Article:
The air was thick with anticipation.
A hush fell over the crowded streets as the last light slowly disappeared behind the horizon.
Suddenly, without warning, the low, deep boom of a drum echoed in the distance. As the sound grew closer, I could feel its vibrations deep in my stomach and my pulse start to race as I gave in to the crowd’s excitement.
We erupted in cheers, as the drummer rounded the corner and the dark street came alive from the glow of thousands of elaborately painted and intricately sculpted paper lanterns.
I couldn’t stop myself from joining the people beside me yelling, “Happy Birthday Buddha!” into the jubilant air.
In South Korea, Buddha’s Birthday begins with a massive night parade filled with people in traditional, colourful costumes carrying elaborate paper lanterns that light up the streets.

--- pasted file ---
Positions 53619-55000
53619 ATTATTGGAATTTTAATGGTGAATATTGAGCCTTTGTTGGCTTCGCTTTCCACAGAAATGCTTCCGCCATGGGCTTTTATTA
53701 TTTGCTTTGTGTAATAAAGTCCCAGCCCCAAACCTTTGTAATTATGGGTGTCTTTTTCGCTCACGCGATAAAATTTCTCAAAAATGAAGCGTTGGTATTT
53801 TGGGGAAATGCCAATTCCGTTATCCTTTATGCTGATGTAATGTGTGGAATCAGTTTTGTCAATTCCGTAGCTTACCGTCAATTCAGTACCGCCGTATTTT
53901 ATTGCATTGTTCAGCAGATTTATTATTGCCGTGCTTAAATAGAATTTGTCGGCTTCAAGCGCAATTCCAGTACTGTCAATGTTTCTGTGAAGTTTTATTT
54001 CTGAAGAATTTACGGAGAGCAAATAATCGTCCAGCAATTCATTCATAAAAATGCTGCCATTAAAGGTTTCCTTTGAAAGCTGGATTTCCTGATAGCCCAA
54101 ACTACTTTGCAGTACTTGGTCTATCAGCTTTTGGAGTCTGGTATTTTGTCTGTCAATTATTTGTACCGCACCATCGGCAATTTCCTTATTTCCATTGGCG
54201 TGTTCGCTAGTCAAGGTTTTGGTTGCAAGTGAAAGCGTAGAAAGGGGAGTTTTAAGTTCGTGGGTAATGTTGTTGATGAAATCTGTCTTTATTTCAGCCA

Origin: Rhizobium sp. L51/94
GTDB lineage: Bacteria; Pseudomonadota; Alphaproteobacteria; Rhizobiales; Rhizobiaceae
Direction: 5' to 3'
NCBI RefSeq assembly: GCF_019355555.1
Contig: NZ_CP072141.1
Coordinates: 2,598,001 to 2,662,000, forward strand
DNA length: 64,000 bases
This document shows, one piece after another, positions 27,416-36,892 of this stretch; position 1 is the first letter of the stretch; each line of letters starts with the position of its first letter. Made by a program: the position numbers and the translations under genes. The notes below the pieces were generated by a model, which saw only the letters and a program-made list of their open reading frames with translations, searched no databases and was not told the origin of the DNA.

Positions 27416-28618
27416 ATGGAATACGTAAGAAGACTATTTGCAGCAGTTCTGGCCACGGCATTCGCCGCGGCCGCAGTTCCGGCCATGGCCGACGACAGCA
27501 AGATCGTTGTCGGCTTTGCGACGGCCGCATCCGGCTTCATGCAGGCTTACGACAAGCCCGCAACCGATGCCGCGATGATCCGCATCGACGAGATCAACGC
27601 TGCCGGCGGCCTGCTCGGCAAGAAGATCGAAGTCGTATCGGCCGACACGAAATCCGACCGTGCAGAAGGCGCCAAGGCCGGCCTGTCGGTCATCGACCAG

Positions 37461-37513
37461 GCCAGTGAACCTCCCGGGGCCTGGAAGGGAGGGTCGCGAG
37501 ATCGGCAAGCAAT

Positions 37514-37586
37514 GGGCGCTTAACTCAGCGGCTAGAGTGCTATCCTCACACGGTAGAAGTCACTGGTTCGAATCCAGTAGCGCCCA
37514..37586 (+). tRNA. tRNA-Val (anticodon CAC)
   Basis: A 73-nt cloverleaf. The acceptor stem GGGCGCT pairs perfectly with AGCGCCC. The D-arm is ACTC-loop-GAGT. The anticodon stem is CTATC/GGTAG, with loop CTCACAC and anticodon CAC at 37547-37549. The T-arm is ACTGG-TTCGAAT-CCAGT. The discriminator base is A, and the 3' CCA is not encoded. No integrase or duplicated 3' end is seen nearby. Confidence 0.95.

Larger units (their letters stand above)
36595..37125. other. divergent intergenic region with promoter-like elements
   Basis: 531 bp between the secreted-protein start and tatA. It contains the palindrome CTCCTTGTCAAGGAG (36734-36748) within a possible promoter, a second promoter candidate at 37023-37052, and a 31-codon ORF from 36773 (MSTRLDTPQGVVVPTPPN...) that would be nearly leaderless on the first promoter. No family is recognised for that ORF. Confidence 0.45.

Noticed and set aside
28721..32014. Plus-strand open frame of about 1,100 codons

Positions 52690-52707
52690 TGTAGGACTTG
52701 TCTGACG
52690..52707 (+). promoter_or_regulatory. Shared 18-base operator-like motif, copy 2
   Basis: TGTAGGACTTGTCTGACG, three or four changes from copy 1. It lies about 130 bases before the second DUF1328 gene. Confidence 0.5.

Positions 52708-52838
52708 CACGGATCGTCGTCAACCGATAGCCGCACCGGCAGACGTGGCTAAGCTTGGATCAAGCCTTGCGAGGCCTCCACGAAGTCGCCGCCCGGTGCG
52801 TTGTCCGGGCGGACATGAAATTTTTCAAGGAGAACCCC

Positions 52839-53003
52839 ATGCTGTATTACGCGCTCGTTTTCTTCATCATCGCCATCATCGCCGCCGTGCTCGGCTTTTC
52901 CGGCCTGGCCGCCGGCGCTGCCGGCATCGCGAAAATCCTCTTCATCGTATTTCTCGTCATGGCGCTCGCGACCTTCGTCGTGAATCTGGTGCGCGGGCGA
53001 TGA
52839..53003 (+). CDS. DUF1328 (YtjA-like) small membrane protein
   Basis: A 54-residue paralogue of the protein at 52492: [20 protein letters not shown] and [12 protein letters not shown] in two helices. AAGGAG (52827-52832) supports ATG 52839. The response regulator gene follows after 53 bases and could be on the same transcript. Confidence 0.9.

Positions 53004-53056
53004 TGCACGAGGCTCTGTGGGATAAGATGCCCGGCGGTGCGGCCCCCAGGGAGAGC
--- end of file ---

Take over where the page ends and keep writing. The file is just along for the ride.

For the week following the parade, these lanterns cover the ceilings and exterior open spaces of Buddhist temples all over the country. Prayers and wishes are written on thin strips of paper that hang from them, swaying back and forth in the spring breeze in rhythm with the chanting monks.
The lanterns create ceilings of pink, orange, yellow, blue and white so thick that you cannot even see the sky. Under these rainbow coloured ceilings, Koreans in stocking feet line up, waiting patiently for their turn to enter the temples so they can place offerings of food and incense in front of shiny gold Buddha statues.
Followers of Mahayana Buddhism celebrate the birth and enlightenment of Prince Gautama Buddha (b.563BC) from the end of April to the end of May (some celebrations last a day, a week or the whole month). This ‘original’ Buddha — literally meaning ‘awakened one’ — was the spiritual teacher from the Indian subcontinent on whose teachings Buddhism was founded.
Buddha’s birthday was by far the largest celebration that I witnessed while living in Asia.